Having just finished up a batch of Greek yoghurt, I have whey on hand and raisin bread sounded like a REALLY good ideas for two friends who love raisins and think there are never enough of them in store bought raisin bread. No knead overnight bread is a simple way to produce lovely crusty artisan style breads with next to no work.
Just remember you have to start the day before so the dough can sit and do the work for you.
The first two pictures are from a savoury option, previously posted. I didn’t think about taking pictures until it was too late as this was happening during all the fun with migrating my websites. I cheated! When you see herbs and spices in pictures but not mentioned, don’t worry. The instructions and ingredients are correct.
You will need for one loaf:
3 cups all purpose flour
1 1/2 cups + 2 Tbsp. whey or water if that is not available
2 tsp. salt
3 Tbsp. sugar
1 -1 1/2 Tbsp. Chai Spice
1 cup mixed light and dark raisins ( or more)
1 tsp. yeast
If you don’t happen to have chai spice sitting on a shelf, try the mix below (while feeling free to tweak). It is very similar to pumpkin spice or speculaas spice mix. There are many combinations of basic ingredients. This is just one. Store what is left over for next time and remember to label.
2 tsp. cinnamon
1 tsp. cardamon
2 tsp. ginger
1 tsp. nutmeg
1 tsp. allspice
1 tsp. cloves
1/2 tsp. black pepper
” In my kitchen filled with care, I welcome, Earth, Fire, Water, Air ” is an appropriate invitation to bread making as all of these elements are needed to be successful.
I am making a double recipe here and will get two loaves from 6 cups of flour.
Add the whey or water to the dry ingredients and stir.
It will start out dry and moisten as the whey has time to incorporate into the flour.
Do not overwork the dough. No kneading is required and because of that the work of creating gluten is done during the time the dough sits.
Wipe down the sides of the bowl to ensure the bowl is as clean as possible with everything incorporated. Cover and place in a warm location.
I covered everything in a blanket and placed it in front of the gas fireplace overnight. In the oven, away from drafts, will work as well.
My grandfather had a cardboard box he built over his gas stove and the warmth of the pilot flame was enough to keep his dough in heaven. I miss it when baking bread myself. Truly anything from 10 – 18 hours will be fine for the yeast to work, so there is no need to stress about the timing.
Do what you need to do to keep just enough heat that the dough is cozy and not chilled during cooler winter months.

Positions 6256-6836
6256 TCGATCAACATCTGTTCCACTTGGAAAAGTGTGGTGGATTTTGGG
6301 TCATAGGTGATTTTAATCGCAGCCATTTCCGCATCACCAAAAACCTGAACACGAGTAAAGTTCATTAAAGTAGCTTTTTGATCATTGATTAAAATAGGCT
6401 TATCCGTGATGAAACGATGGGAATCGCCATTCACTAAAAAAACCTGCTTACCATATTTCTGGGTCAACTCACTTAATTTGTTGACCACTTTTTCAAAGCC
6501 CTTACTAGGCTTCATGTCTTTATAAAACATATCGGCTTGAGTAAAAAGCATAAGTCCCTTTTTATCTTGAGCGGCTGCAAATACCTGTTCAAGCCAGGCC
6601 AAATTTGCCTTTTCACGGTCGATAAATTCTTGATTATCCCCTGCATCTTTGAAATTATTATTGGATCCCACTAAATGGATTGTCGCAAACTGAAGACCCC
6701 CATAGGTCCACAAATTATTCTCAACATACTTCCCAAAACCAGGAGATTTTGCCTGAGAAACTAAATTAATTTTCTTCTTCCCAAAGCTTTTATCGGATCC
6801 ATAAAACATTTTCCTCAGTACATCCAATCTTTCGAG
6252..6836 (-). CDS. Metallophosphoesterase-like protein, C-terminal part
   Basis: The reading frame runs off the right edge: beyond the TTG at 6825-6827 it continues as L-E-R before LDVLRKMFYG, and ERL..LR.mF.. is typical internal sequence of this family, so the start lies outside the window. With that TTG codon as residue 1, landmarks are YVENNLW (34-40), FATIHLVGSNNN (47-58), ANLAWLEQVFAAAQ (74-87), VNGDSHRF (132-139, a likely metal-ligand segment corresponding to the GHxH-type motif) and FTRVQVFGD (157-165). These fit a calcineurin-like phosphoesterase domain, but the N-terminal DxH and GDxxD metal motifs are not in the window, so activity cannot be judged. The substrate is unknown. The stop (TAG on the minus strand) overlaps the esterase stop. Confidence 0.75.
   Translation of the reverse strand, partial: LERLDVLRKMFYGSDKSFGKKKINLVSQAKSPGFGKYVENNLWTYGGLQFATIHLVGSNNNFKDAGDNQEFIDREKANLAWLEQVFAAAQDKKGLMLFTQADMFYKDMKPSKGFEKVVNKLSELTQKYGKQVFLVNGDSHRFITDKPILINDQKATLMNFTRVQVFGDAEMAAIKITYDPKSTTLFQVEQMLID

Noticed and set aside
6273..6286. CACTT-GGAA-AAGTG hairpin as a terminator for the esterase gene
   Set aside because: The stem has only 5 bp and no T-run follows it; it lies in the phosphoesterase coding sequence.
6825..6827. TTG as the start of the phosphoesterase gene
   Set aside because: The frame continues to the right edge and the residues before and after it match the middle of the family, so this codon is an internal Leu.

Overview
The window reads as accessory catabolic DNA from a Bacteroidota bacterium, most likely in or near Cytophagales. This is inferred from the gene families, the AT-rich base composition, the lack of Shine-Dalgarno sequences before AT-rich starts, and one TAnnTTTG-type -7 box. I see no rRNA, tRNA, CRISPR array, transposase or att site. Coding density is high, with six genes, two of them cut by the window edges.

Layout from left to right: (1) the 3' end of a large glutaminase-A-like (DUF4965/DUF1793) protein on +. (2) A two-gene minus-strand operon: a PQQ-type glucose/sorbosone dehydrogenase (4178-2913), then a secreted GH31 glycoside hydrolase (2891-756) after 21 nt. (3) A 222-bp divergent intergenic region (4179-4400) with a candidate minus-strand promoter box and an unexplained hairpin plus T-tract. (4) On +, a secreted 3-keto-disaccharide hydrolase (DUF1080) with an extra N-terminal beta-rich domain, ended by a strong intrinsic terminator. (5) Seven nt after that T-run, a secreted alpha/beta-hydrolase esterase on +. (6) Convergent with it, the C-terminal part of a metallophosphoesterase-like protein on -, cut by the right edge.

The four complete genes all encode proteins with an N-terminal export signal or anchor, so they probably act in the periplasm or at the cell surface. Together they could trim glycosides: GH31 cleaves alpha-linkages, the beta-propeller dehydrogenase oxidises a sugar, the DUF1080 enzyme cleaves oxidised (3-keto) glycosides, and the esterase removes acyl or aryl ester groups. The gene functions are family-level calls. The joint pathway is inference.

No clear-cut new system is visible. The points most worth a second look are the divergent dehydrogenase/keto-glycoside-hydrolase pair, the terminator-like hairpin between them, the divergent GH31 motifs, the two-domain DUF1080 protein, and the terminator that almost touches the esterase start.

Cover a counter with a bit of extra flour and let the dough gently fall on top. You might need to turn it a couple of time to get flour all the way around so flouring or oiling your hands can be helpful.
The addition of the raisins can make the dough a little firmer as they also absorb liquids while the dough sits. For that reason there are a couple of extra tablespoons of whey added to the ingredient list above. Plain dough is moister and happily unfolds itself, slinking down on the counter when poured out of the bowl.
If you have never made this style of bread before, do not panic. It will be alright in the end.
Proof is in the pictures below!
There are two ways to bake this bread, with or without a parchment layer between the bread and the bowl. I prefer to use parchment because the crust, still crunchy, will be thinner once baked.
I say bowl as I have a Pyrex one that is just the right size and height that I like to use with a plate on top to act as the lid. A casserole with matching top will work as well. Push, crease and tweak the parchment so it sits nicely inside your container and then put the parchment paper aside.
At 30 minutes into the dough sitting time, turn the oven on to 450 degrees F. ( This high temperature may affect your choice of container. No plastic/wooden handles. ) Place the baking container and its lid into the oven to heat until the hour is up. Remove the baking/casserole dishes carefully as they will be very hot! Place on a heat resistant surface.
Gather up the dough, form it into a loose shaped ball by folding the edges under to give a smooth top. Gently drop the loaf into the center of the parchment paper. Dust with a extra little flour if you would like. Snipping the top will help to give you that cracked artisan look.
Place the lid on top of the bowl and return to the oven for 30 minutes.
When taking the bowls out of the oven and lifting the lids off, be careful to open away from yourself. The air within the casserole/bowl will be very hot. Return the bread to the oven, without the lid and bake for another 7 minutes.
The parchment paper is a one or two time use item when baking bread this way.
The bread will fall from your container easily. Let it cool on a rack before cutting and it is a good idea for the air to be able to get all the way around while cooling. Storing the loaf in a paper bag will keep the crust crisper longer. If you prefer the crust soft, use plastic.
Lovely moist slices of bread that lasted for several days before what remained was repurposed into a batch of French toast.